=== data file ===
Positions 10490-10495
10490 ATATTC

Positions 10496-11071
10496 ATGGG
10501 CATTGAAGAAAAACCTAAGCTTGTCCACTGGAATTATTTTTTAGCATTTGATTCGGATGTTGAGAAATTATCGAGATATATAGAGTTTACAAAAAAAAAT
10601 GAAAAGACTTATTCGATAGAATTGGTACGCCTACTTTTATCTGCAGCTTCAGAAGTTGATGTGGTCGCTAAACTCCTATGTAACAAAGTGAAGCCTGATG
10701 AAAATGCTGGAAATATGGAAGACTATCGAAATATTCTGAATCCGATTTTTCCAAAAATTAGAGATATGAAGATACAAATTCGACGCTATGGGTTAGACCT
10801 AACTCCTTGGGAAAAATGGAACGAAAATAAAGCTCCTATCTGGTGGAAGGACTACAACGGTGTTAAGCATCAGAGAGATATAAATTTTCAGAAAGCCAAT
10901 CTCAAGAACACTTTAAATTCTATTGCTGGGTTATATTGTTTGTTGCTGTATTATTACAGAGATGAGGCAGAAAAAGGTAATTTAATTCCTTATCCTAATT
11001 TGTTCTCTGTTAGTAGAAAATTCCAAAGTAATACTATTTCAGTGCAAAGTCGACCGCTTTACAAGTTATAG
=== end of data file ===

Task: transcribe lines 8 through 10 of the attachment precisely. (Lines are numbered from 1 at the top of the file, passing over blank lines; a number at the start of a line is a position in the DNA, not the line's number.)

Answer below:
10801 AACTCCTTGGGAAAAATGGAACGAAAATAAAGCTCCTATCTGGTGGAAGGACTACAACGGTGTTAAGCATCAGAGAGATATAAATTTTCAGAAAGCCAAT
10901 CTCAAGAACACTTTAAATTCTATTGCTGGGTTATATTGTTTGTTGCTGTATTATTACAGAGATGAGGCAGAAAAAGGTAATTTAATTCCTTATCCTAATT
11001 TGTTCTCTGTTAGTAGAAAATTCCAAAGTAATACTATTTCAGTGCAAAGTCGACCGCTTTACAAGTTATAG